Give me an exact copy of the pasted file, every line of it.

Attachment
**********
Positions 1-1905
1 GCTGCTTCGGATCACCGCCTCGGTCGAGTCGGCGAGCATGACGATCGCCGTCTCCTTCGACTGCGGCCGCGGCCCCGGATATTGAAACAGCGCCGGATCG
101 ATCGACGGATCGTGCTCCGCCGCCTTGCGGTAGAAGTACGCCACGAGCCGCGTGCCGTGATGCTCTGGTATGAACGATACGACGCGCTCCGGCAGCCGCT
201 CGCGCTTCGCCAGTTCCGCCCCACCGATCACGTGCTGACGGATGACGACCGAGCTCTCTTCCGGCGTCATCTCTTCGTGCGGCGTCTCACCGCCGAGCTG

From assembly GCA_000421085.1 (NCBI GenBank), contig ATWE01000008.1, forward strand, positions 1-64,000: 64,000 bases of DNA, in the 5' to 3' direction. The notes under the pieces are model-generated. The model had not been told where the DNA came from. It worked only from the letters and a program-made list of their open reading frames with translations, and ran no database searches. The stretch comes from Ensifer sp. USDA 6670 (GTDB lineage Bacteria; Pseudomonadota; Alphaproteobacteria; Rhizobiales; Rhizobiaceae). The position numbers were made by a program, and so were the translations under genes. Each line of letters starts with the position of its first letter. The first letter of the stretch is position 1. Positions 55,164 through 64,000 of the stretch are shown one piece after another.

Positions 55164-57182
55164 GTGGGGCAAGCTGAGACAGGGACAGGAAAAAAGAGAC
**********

Positions 1-1905
1 GCTGCTTCGGATCACCGCCTCGGTCGAGTCGGCGAGCATGACGATCGCCGTCTCCTTCGACTGCGGCCGCGGCCCCGGATATTGAAACAGCGCCGGATCG
101 ATCGACGGATCGTGCTCCGCCGCCTTGCGGTAGAAGTACGCCACGAGCCGCGTGCCGTGATGCTCTGGTATGAACGATACGACGCGCTCCGGCAGCCGCT
201 CGCGCTTCGCCAGTTCCGCCCCACCGATCACGTGCTGACGGATGACGACCGAGCTCTCTTCCGGCGTCATCTCTTCGTGCGGCGTCTCACCGCCGAGCTG

From assembly GCA_000421085.1 (NCBI GenBank), contig ATWE01000008.1, forward strand, positions 1-64,000: 64,000 bases of DNA, in the 5' to 3' direction. The notes under the pieces are model-generated. The model had not been told where the DNA came from. It worked only from the letters and a program-made list of their open reading frames with translations, and ran no database searches. The stretch comes from Ensifer sp. USDA 6670 (GTDB lineage Bacteria; Pseudomonadota; Alphaproteobacteria; Rhizobiales; Rhizobiaceae). The position numbers were made by a program, and so were the translations under genes. Each line of letters starts with the position of its first letter. The first letter of the stretch is position 1. Positions 55,164 through 64,000 of the stretch are shown one piece after another.

Positions 55164-57182
55164 GTGGGGCAAGCTGAGACAGGGACAGGAAAAAAGAGAC